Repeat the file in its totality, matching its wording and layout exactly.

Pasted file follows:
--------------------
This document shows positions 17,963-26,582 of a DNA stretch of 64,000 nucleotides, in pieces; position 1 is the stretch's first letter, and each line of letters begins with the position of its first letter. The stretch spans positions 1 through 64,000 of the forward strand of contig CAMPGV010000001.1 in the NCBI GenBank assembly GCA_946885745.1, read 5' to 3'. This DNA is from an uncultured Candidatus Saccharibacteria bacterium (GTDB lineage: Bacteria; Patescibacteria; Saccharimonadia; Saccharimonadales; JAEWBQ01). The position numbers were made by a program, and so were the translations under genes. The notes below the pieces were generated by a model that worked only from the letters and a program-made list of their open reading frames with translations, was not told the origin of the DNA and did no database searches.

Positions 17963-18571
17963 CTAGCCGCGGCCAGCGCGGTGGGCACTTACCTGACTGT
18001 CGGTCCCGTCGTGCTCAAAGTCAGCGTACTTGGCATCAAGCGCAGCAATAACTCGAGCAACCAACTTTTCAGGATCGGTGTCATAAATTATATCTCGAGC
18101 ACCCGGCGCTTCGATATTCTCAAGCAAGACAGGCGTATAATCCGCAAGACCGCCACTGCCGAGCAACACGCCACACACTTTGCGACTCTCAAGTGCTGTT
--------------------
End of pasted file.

This document shows positions 17,963-26,582 of a DNA stretch of 64,000 nucleotides, in pieces; position 1 is the stretch's first letter, and each line of letters begins with the position of its first letter. The stretch spans positions 1 through 64,000 of the forward strand of contig CAMPGV010000001.1 in the NCBI GenBank assembly GCA_946885745.1, read 5' to 3'. This DNA is from an uncultured Candidatus Saccharibacteria bacterium (GTDB lineage: Bacteria; Patescibacteria; Saccharimonadia; Saccharimonadales; JAEWBQ01). The position numbers were made by a program, and so were the translations under genes. The notes below the pieces were generated by a model that worked only from the letters and a program-made list of their open reading frames with translations, was not told the origin of the DNA and did no database searches.

Positions 17963-18571
17963 CTAGCCGCGGCCAGCGCGGTGGGCACTTACCTGACTGT
18001 CGGTCCCGTCGTGCTCAAAGTCAGCGTACTTGGCATCAAGCGCAGCAATAACTCGAGCAACCAACTTTTCAGGATCGGTGTCATAAATTATATCTCGAGC
18101 ACCCGGCGCTTCGATATTCTCAAGCAAGACAGGCGTATAATCCGCAAGACCGCCACTGCCGAGCAACACGCCACACACTTTGCGACTCTCAAGTGCTGTT